In this hour of To the Best of Our Knowledge, choosing the life you want. Colette's biographer talks about how the great French writer stayed saucy, and sexually active, into old age. Kay Redfield Jamison takes a look at the end of life – a view of the suicide epidemic. And Parker Palmer on finding meaning, and what people live for.
Quaker writer, educator and activist Parker Palmer talks with Steve Paulson about his new book, "Let Your Life Speak: Listening for the Voice of Vocation." Palmer believes people need to listen to their inner voice in order to make the right life choices. He says it can be hard when you're depressed and explains how he came to terms with his own illness.SEGMENT 2:
Kay Redfield Jamison tells Jim Fleming that suicide is epidemic in our society and usually associated with a major mental illness. She says suicide is preventable and the diseases associated with it are treatable. Jamison's book is "Night Falls Fast: Understanding Suicide." And, we hear a montage of people's reasons for living. They range from going to church to riding roller coasters. Also, Sapphire performs several of her poems and tells Judith Strasser why she enjoys working in some very old poetic forms like the villanelle.SEGMENT 3:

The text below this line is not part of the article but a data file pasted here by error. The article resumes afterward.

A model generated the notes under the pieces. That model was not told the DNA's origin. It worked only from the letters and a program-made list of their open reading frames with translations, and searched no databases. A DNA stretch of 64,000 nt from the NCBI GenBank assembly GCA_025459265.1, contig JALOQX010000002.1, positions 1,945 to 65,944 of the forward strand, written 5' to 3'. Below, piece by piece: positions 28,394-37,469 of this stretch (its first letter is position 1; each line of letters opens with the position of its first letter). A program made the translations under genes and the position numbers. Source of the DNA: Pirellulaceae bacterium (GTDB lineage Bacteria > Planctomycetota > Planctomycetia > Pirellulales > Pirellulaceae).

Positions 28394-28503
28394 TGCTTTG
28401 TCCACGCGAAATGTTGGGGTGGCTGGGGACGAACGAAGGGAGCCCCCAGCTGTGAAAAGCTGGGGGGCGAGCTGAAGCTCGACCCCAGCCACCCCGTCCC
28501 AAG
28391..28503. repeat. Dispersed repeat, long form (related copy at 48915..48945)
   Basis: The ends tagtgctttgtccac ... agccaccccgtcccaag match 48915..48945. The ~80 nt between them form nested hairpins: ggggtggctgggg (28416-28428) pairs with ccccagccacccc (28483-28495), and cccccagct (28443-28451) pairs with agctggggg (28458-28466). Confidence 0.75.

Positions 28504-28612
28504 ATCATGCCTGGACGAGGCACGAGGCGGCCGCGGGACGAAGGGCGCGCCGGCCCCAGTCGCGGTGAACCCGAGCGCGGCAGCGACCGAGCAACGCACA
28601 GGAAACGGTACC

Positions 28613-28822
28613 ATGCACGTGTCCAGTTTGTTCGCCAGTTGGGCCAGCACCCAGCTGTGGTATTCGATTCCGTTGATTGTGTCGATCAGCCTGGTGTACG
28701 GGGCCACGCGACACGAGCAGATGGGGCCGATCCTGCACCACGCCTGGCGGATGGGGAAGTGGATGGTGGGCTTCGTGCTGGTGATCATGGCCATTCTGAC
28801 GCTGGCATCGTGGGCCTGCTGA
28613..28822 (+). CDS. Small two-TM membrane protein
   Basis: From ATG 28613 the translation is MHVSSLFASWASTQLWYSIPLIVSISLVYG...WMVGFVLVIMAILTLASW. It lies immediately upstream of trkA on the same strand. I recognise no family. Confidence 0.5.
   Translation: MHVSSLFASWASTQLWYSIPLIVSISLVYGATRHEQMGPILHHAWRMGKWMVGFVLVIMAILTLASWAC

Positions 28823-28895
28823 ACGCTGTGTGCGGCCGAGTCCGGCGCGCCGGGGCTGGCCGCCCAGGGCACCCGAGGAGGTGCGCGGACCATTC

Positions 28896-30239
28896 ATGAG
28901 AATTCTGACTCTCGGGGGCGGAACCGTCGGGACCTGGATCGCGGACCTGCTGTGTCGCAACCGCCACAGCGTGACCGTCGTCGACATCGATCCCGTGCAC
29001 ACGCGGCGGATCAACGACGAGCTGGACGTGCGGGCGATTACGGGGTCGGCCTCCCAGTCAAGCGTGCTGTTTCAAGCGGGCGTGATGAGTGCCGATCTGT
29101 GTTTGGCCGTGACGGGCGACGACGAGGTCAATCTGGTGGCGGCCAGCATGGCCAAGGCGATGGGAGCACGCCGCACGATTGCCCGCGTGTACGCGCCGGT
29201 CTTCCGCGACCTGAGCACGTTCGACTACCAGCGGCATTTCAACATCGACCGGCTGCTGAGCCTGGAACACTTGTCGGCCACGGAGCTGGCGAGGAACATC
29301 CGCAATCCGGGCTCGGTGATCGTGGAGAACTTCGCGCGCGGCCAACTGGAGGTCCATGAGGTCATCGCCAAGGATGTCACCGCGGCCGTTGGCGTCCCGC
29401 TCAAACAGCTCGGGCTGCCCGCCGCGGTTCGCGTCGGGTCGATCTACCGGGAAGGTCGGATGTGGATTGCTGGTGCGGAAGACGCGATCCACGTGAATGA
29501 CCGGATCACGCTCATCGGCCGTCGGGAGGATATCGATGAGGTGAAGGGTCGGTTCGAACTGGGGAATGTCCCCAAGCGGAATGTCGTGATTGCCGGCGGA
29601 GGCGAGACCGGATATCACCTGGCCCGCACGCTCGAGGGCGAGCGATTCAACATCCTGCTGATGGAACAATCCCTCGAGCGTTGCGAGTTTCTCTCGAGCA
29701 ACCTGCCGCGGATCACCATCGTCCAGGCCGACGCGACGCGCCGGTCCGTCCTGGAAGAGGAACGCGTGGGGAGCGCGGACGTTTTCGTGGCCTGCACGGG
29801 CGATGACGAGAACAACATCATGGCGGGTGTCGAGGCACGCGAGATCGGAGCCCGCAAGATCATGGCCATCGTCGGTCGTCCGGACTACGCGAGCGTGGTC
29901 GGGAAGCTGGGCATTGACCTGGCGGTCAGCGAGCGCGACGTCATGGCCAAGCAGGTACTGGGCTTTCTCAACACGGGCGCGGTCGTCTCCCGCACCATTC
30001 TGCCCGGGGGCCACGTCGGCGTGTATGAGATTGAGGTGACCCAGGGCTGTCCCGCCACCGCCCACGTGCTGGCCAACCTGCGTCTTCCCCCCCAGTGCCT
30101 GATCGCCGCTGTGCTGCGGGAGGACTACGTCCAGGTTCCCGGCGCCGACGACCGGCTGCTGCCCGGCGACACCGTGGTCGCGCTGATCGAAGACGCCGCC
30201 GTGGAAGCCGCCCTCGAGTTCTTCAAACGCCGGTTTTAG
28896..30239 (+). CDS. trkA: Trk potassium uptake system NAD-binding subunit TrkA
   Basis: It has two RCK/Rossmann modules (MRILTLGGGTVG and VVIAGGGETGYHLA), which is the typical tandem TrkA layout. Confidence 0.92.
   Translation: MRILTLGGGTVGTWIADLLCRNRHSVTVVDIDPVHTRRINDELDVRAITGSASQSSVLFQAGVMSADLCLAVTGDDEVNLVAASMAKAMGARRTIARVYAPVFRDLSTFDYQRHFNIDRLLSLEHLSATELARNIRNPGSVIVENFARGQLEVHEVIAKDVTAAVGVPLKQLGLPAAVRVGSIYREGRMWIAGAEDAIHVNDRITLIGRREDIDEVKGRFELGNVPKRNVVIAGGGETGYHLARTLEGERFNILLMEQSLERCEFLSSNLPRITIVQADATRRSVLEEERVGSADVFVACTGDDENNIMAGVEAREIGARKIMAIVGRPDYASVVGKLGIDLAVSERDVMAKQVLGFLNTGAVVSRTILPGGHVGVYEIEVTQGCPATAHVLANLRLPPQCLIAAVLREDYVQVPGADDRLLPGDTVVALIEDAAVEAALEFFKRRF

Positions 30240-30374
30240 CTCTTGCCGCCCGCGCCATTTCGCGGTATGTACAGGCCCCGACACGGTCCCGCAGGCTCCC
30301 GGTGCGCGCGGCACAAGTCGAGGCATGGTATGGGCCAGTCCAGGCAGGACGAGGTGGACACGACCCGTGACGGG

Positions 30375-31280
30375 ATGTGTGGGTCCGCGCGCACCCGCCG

Judith Thurman is the author of "Secrets of the Flesh: A Life of Colette." She tells Steve Paulson that Colette was a great writer who personified "the new woman" and led exactly the life she wanted, despite society's outrage over her career choices and sexual behavior. Thurman says Colette wrote ecstatically about her mother and daughter, but was not successful in these intimate relationships.Cassette copies are available at 1-800-747-7444. Ask for program number 00-02-13-B.
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